Stereotactic ablative body radiation for oligometastatic and oligoprogressive disease

Matthew S. Ning, Daniel R. Gomez, John V. Heymach, Stephen G. Swisher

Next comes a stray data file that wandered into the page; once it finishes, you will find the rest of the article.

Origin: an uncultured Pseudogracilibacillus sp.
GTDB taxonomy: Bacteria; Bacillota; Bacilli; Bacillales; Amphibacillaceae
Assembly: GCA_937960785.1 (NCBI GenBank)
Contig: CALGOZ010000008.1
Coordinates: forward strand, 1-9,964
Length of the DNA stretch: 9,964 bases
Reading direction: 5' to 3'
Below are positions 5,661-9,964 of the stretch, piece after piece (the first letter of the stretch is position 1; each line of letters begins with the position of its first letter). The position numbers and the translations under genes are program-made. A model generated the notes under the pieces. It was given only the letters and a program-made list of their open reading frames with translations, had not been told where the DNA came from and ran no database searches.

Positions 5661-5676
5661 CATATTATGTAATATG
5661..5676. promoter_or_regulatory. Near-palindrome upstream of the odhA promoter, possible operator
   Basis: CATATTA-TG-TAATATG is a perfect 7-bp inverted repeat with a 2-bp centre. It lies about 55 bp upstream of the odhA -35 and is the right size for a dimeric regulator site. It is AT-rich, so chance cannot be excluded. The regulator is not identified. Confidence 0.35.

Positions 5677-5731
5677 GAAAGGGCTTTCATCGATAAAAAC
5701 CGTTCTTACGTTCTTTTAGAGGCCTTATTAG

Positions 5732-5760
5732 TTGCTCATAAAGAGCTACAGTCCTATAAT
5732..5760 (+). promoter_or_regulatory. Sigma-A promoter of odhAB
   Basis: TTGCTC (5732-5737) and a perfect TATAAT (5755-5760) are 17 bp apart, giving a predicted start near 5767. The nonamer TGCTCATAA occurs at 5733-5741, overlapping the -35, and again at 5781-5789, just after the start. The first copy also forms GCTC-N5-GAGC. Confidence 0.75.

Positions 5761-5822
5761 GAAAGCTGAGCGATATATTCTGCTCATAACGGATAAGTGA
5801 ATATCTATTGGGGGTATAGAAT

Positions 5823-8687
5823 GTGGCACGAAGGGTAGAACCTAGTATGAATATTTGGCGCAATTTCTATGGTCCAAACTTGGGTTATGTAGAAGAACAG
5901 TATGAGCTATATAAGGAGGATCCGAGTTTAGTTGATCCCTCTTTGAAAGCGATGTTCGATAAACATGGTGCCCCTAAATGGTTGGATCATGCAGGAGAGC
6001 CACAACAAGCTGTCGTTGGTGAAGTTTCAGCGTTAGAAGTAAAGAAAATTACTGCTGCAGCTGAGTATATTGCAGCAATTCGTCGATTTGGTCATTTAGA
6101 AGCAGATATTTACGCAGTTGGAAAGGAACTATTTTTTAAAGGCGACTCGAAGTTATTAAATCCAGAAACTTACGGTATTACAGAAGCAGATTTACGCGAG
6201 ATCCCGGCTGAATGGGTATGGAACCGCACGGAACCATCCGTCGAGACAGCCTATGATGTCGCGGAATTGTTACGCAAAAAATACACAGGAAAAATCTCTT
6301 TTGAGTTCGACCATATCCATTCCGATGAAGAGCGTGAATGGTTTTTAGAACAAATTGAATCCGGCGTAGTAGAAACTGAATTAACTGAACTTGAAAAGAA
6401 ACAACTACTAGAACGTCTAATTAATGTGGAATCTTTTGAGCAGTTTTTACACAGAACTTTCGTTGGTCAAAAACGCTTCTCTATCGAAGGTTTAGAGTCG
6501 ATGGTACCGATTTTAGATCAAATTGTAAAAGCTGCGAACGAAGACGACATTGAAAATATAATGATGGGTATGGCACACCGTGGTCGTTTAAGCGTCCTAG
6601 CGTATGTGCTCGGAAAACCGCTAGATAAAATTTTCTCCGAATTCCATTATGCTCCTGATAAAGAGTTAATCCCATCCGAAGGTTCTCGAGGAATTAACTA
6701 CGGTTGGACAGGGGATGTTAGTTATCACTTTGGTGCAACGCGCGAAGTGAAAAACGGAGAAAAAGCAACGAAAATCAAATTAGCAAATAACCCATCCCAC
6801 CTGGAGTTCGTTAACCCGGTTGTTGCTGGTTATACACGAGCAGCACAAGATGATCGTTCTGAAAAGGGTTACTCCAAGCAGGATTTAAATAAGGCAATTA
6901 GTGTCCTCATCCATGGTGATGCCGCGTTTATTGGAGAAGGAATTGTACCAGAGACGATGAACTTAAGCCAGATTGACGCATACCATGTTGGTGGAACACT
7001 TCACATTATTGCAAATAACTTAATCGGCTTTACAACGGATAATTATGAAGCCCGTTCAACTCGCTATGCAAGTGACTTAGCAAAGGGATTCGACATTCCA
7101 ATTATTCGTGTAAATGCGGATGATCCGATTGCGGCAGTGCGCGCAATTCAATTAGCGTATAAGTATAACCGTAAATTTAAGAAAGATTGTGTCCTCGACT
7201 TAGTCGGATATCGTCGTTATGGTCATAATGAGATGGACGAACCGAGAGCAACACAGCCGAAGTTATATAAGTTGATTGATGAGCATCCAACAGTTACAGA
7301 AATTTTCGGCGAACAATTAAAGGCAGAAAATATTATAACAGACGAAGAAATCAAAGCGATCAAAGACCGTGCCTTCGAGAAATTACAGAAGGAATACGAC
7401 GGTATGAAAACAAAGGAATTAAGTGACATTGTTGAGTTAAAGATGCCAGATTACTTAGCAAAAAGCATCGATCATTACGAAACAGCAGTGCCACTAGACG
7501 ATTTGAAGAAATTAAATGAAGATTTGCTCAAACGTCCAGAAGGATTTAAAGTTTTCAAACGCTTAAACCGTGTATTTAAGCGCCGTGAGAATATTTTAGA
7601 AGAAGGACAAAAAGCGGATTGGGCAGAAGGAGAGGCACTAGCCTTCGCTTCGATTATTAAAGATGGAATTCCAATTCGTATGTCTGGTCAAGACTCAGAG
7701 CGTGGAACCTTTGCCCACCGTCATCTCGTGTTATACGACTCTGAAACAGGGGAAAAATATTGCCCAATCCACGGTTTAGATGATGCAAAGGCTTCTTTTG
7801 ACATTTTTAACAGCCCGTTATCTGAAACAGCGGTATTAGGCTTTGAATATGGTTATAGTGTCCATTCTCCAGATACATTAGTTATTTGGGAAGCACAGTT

Stage IV non-small cell lung cancer (NSCLC) exists on a spectrum, with a subset of patients presenting with oligometastatic disease involving only a limited number of distant sites. For these patients, local consolidative therapy (LCT) has been demonstrated to improve outcomes through ablation or cytoreduction of metastatic disease, as shown in an increasing number of randomized controlled trials. In particular, stereotactic ablative body radiation (SABR) has emerged as a feasible treatment modality for elimination of oligometastatic sites. This focused review examines the underlying biologic mechanisms and clinical data in support of SABR in the setting of oligometastatic NSCLC. Following a comprehensive evaluation of the pertinent retrospective, prospective, and anticipated trials to date, we summarize the evidence regarding patient selection, treatment safety, and technical considerations to provide guidance of this approach for clinicians.